- I'll be honest that it took a while to get used to your emails and I often saved them until I had time to go through them
- Too many pictures and I just get overwhelmed
- I live in a very rural area on satellite internet and the plain emails take up less bandwidth
- This would be the first email that didn't land in my spam folder
- Easier on my phone but you are boring (I think they mean the format, not me!)
- I think your email is too long. I would keep it shorter so it fits on a smart phone screen
- I greatly preferred this email to your normal ones, because it was so focused and actionable
- I like pretty emails but find this one very readable but a bit boring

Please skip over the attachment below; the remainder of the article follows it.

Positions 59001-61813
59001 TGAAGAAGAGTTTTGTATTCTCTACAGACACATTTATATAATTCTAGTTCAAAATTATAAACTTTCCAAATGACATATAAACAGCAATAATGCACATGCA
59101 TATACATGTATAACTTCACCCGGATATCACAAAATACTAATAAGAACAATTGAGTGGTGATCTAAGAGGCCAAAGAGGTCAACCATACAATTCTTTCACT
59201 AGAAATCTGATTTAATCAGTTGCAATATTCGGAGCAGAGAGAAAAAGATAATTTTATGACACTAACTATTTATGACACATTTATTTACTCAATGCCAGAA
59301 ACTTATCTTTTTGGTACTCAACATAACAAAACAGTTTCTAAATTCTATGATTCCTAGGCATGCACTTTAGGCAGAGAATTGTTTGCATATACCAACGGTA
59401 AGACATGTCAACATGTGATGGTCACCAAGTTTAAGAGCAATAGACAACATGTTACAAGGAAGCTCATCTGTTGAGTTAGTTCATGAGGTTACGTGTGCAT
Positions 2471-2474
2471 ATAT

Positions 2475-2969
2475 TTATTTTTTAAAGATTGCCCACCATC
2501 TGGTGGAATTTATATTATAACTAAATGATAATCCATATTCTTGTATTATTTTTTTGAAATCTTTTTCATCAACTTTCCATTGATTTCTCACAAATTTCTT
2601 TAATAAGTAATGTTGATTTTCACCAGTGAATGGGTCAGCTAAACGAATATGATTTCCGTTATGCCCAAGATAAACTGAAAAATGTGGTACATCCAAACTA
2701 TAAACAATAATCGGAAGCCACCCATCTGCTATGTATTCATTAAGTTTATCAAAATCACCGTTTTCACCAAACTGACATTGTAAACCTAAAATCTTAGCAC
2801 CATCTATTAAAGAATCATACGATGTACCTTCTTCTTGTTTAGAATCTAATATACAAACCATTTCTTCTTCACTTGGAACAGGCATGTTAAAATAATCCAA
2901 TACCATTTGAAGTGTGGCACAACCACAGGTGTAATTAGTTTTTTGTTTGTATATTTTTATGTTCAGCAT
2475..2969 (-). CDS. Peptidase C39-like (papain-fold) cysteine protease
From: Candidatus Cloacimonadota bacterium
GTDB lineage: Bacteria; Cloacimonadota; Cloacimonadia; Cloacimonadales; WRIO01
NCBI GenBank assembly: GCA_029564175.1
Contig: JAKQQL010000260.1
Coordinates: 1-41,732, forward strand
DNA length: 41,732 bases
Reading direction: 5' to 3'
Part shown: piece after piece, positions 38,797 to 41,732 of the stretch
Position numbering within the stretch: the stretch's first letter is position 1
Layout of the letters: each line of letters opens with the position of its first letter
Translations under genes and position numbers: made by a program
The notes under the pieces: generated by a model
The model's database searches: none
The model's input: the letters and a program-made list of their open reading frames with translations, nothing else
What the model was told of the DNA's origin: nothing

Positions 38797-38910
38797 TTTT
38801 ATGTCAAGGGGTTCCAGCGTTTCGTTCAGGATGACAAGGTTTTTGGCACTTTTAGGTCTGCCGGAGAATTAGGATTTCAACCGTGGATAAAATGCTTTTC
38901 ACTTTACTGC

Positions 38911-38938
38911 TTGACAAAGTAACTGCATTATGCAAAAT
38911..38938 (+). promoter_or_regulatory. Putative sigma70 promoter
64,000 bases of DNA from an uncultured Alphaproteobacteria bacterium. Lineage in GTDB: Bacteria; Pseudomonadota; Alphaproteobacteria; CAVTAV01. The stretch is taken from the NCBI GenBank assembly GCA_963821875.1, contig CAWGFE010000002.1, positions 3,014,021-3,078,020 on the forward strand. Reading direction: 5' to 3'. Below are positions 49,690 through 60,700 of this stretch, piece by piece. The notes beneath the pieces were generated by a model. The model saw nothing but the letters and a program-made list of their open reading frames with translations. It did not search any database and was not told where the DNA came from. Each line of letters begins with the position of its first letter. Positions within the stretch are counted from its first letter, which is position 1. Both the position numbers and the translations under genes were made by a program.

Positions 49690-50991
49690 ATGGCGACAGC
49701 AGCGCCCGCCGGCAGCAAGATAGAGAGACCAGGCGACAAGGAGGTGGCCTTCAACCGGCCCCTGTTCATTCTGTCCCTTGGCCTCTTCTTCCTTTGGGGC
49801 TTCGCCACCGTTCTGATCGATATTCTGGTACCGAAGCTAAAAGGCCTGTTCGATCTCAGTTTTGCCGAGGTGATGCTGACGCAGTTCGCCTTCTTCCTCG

- YAY!!! It Works! It Works! From the primary tab for the first time Tara! (from my email guy)
- If this email was only designed to elicit a reply you have done a very good job
- No offense meant, but I think this is the first email from you that I've actually read in a long time
- I like these, I tend not to read the ones that have too much going on
The Email Details
So here is a comparison between the email that I sent and one of my “normal” emails.
There is one “extra” link in the plain one and the two that Infusionsoft requires. There are 8 links, 3 pictures and one video in the “pretty” one. Hmmm now that I see all those, maybe I was bordering a little on the ridiculous.
I sent 3,109 emails
26% were opened
3% clicked my link (91 clicks)
this is 8% over my regular open rate
3 were marked spam (that is a tiny bit high, but not unexpected with crazy plain format)
21 people unsubscribed